Tommie W. Singleton, Ph.D., CISA, CMA, CPA, CITP
In systems development, the temptation to skip certain prescribed tasks associated with documentation, combined with the fastpaced life of IT professionals, can create an environment that is not able to properly employ the best practices of systems development. However, the employment of best practices has proven over the years to provide returns in both efficiencies and effectiveness. In all types of audit, the employment of any set of “best practices” is generally seen by auditors as a positive impact on the quality of the information, systems or operations being audited. In the case of the systems development life cycle (SDLC), some practices provide additional benefits in terms of IT audits. Specifically, throughout the steps in the SDLC, documentation is being created that provides valuable potential sources of evidence for IT auditors. In other words, employing SDLC as it is prescribed in the industry is a control. In this article, the conventional phases of the SDLC—and how each one can provide this potential evidence—will be discussed. Different groups use different lists of steps in the SDLC, but almost all agree on the same elements. Herein, a list of eight phases is used to demonstrate this process of analyzing an entity’s SDLC. A summary of six of the eight phases and examples of related documentation are depicted in figure 1. Other documentation should exist; those contained in the figure are for illustrative purposes. Phase One: Systems Planning
In phase one, systems are planned using a strategic approach. Executives and others evaluate the effectiveness of systems in terms of meeting the entity’s mission and objectives. This process includes general guidelines for system selection and systems budgeting. Management develops a written long-term plan for systems that is strategic in nature. The plan will change in a few months, but much evidence exists that such planning pays dividends in terms of effective IT solutions over the long term. This phase is similar to IT governance, and the two are quite compatible. Thus, the first thing an IT auditor would like to see is the implementation of IT governance activities. During this phase, several documents will be generated. They include the long-term plan, policies for selection of IT projects, and a long-term and short-term IT budget, as well as preliminary feasibility studies and project authorizations. Project proposals should have been documented when submitted to management, and a project schedule should exist that contains the approved projects (see figure 1).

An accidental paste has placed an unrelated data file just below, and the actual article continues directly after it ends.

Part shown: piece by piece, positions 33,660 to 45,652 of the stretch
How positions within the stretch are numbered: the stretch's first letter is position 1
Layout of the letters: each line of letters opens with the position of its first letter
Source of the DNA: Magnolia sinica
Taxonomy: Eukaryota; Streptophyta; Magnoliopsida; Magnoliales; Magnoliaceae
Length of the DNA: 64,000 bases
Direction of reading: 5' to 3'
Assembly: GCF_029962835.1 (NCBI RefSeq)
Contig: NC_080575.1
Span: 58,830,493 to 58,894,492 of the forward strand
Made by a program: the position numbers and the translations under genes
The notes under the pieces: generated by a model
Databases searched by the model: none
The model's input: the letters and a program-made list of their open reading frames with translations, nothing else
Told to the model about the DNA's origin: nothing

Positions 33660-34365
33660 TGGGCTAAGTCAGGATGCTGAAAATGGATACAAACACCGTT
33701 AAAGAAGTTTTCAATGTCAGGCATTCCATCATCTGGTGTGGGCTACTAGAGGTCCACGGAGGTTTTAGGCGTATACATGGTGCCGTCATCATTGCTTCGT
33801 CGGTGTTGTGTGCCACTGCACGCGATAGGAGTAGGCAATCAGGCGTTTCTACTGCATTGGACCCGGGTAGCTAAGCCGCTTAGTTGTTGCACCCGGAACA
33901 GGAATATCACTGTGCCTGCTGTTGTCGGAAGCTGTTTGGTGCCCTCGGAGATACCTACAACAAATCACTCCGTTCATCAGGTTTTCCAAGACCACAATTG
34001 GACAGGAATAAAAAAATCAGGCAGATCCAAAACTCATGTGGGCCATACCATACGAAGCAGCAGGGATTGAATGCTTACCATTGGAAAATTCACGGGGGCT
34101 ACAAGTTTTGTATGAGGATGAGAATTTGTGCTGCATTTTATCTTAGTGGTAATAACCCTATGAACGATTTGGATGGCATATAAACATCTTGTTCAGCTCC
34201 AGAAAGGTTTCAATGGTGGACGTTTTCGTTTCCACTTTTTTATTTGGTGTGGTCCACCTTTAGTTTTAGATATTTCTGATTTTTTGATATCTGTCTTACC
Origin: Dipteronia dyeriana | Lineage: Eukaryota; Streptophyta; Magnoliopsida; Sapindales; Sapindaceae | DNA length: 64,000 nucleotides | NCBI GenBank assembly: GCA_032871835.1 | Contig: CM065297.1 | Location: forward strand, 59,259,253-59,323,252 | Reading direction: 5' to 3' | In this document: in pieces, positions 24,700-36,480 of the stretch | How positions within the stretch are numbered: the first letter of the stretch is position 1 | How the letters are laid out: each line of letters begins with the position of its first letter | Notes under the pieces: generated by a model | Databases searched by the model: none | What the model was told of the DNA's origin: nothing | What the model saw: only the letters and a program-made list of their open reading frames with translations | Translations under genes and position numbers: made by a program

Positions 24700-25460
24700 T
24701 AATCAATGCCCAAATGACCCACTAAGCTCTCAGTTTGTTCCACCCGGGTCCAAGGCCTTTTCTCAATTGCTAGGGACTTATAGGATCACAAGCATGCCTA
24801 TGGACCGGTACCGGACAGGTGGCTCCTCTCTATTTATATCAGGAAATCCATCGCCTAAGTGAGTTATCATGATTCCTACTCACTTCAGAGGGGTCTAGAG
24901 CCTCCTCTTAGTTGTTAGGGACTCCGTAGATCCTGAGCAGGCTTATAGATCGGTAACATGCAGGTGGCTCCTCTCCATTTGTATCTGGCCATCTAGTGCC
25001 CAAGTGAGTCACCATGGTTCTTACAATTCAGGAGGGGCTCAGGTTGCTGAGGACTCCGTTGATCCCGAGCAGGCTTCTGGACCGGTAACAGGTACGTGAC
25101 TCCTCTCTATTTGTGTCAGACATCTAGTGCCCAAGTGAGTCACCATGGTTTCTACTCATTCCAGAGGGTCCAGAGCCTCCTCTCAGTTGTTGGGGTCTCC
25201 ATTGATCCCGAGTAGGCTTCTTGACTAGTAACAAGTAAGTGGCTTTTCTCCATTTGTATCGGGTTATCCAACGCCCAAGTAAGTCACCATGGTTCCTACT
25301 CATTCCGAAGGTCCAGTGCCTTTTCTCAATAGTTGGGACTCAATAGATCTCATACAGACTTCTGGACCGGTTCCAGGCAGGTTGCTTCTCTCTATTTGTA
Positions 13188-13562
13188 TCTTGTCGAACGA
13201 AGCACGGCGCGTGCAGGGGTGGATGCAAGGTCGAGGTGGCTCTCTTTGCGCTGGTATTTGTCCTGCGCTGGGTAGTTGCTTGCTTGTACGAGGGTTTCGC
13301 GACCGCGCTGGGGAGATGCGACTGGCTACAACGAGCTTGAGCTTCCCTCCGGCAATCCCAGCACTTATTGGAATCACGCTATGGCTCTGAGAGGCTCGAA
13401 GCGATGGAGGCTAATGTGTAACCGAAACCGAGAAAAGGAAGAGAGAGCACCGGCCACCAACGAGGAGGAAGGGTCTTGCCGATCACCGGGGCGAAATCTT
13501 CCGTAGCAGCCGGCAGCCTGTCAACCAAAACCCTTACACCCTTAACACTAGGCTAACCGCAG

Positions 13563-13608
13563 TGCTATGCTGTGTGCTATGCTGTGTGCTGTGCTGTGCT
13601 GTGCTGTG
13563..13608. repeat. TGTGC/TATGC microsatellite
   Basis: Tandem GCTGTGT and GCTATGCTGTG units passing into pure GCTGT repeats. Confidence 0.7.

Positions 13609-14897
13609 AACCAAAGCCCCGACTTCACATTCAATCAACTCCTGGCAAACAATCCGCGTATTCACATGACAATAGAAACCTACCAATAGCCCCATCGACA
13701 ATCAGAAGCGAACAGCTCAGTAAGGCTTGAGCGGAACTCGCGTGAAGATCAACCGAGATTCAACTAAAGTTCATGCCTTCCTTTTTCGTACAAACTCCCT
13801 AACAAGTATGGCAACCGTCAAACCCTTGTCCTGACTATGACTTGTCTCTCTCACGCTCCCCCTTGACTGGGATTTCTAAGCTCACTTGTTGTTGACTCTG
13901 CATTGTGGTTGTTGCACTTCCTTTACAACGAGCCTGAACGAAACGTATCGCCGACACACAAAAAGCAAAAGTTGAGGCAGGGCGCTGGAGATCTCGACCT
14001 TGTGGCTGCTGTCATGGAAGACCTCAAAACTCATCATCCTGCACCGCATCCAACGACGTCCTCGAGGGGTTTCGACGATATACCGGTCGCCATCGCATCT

The presence of these documents illustrates a structured, formal approach to systems development and, as such, illustrates an effective planning system for IT projects and systems. It also demonstrates a formal manner of approving IT projects. IT auditors will want to verify the presence of a systems planning phase (or IT governance activities) and take a sample of the documents to verify the effectiveness of that system. The same audit procedure will be true for all of the other seven phases and, therefore, will not be repeated in the narratives of phases two through eight. Phase Two: Systems Analysis
In the systems analysis phase, IT professionals gather information requirements for the IT project. Facts and samples to be used in the IT project are gathered primarily from end users. A systems analyst or developer then processes the requirements, producing a document that summarizes the analysis of the IT project. The result is some kind of documentation, such as a systems analysis report (see figure 1). Other documentation should exist. In effect, systems analysis illustrates the entity’s ability to be thorough with its systems development. Phase Three: Conceptual Design
Next comes the conceptual design phase. In phase two, systems analysis, the requirements have been gathered and...